So I built my survival shelter and I decide a nice fire would really warm things up. Is there a way I can build a fire that would heat the shelter without too much smoke? I know I could make the shelter better and warmer, and I would need to sit and stare at the fire making sure it didn't burn the shelter down.

Is there a way to build a fire to do this? Side note, I am assuming a typical low crawl in shelter, would there be a better one to use with fire?

  • Is the shelter highly flammable, e.g. anything made with lightweight synthetics?
    – BMitch
    Commented Sep 18, 2012 at 2:25
  • tipi method been used for years arrowtipi.com/english/fires_and_stoves.htm
    – Mapperz
    Commented Apr 10, 2015 at 1:02
  • Anecdote: in this year's season of Alone, I think there were at least 4 shelters that caught fire from their in-shelter fires during the dry winter surviving close to the arctic. And this is from reasonably experienced survival practitioners.
    – Loduwijk
    Commented Aug 29, 2019 at 23:08

5 Answers 5


To avoid starting fire inside your shelter, you can do it outside and use a screen (sorry for my drawing):

enter image description here

This is view from aside. On the upper picture there is a widely used method for sleeping under a screen (a piece of fabric). Screen is set above your sleeping place at 45 degrees and the heat is reflected from the screen towards you, so you are warm from almost any direction. I've tried this at -15 C and it worked like charm.

You can use the same idea - set a screen or a couple of them to "focus" the heat on your shelter (on the entrance hole, missing wall, whatever). This way you can't get all the heat your fire produces, but you'll be able to capture a good part of it. I haven't tried this in practice, though. You profit is that you don't need to worry much about your shelter, the fire gets enough oxygen and no smoke comes inside.

P.S. Ther is another drawing of the same method:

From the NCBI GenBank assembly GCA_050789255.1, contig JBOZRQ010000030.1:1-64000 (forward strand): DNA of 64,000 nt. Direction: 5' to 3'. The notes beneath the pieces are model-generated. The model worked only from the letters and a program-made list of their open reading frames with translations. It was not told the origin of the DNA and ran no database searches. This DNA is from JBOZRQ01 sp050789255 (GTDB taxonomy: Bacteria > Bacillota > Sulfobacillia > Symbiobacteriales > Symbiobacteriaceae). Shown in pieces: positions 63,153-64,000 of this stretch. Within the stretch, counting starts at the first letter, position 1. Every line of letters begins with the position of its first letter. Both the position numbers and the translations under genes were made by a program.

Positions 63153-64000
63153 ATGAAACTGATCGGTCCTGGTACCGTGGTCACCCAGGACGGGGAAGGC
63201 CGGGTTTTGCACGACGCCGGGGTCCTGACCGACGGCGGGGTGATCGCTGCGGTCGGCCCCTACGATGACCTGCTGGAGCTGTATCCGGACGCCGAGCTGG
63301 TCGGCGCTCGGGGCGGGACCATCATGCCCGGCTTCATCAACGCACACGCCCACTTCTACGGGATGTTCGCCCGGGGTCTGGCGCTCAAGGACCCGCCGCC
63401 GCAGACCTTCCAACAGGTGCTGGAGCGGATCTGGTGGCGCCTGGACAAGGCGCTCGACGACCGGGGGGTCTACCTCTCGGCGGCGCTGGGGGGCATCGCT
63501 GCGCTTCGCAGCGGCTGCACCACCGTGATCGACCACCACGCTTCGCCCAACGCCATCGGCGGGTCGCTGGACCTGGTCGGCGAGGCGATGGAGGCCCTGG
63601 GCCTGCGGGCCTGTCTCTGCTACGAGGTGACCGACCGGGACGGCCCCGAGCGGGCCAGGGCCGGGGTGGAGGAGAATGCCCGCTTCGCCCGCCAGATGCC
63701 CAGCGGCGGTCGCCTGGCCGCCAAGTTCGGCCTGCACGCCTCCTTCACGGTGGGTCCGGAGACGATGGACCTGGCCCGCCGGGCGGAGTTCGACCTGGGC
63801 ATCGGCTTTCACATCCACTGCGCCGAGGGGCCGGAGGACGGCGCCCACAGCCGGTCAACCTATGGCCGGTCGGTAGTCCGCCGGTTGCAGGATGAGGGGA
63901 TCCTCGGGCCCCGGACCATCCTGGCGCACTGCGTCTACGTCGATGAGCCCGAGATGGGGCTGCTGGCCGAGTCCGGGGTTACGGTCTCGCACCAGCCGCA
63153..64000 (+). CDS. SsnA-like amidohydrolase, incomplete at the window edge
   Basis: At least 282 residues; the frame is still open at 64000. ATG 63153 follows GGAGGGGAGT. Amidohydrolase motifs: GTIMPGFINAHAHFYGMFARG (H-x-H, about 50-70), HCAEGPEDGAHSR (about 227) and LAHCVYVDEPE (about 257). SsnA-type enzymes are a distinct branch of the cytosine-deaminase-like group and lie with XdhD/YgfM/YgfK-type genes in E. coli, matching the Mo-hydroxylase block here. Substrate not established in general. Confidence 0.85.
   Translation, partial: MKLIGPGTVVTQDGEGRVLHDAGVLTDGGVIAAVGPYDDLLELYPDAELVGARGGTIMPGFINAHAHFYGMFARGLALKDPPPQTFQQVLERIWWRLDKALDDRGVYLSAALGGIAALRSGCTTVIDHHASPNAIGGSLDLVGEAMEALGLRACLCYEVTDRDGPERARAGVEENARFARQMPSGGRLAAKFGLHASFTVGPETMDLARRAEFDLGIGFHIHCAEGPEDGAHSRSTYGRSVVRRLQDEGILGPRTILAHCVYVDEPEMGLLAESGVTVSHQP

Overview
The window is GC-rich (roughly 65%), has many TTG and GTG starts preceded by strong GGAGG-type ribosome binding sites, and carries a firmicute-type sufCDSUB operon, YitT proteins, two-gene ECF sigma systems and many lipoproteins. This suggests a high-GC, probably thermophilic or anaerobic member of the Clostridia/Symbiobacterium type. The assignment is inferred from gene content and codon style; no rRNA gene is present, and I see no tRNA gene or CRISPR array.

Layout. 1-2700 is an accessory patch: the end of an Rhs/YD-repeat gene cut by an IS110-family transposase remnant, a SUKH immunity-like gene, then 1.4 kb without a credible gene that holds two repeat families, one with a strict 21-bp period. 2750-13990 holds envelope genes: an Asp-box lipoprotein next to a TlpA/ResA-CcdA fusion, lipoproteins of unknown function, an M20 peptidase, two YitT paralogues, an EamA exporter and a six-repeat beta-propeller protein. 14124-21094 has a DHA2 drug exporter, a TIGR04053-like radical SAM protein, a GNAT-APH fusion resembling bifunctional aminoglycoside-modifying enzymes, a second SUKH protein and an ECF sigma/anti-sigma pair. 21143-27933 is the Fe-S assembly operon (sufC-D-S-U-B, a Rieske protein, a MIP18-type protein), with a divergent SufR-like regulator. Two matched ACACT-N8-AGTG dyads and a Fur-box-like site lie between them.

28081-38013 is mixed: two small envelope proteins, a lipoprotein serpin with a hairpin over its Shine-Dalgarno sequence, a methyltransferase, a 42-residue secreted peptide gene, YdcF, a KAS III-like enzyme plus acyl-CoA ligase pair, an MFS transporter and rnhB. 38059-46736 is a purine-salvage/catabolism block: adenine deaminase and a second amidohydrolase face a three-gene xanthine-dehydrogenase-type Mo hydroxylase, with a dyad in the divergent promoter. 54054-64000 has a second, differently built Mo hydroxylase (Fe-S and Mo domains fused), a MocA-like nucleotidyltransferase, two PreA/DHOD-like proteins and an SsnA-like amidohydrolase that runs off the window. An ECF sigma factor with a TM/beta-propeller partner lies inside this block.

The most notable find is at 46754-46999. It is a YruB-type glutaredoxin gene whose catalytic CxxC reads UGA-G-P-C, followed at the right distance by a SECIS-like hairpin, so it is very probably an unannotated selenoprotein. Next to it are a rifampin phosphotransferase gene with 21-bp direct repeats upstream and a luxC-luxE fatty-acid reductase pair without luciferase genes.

enter image description here


An alternative to building a fire inside your shelter is to heat some rocks in a fire outside, and bring them inside (don't burn yourself!). A fire can sometimes be the best thing, but the heat from a hot rock can be a safer option if you're nervous.


If you are in extremely cold climes, setting a fire inside your shelter may be essential. Key issues are around getting enough oxygen in to it, and getting the smoke out.

Taking these in reverse order:

  • You can keep smoke levels low by using dry wood or smokeless fuels, but if using a survival shelter these may not be an option, so you may be collecting wood that is damp. It will produce a lot of smoke, so you need to ensure you build a chimney - ideally out of something you can turn so the smoke exits downwind. The higher you can make the chimney the better the draw of air through the shelter. If your shelter has a roof of branches or leaves you may not need a chimney, but you will still want to have a section of roof that is higher than the rest, so most of the smoke will rise higher than your head.

  • Providing a way for air to get in to the base of your fire is essential - too little oxygen means your fire will be producing carbon monoxide, which is dangerous as you can't smell it and it can make you fall asleep and then suffocate. Typically a shelter made from branches will not have a problem here, but for a shelter dug into an earth bank or similar you need to make sure air can get to the fire.

Make your fire under the highest part of the shelter, and check whatever material is above it on a regular basis to ensure it isn't becoming dangerously dry and hot.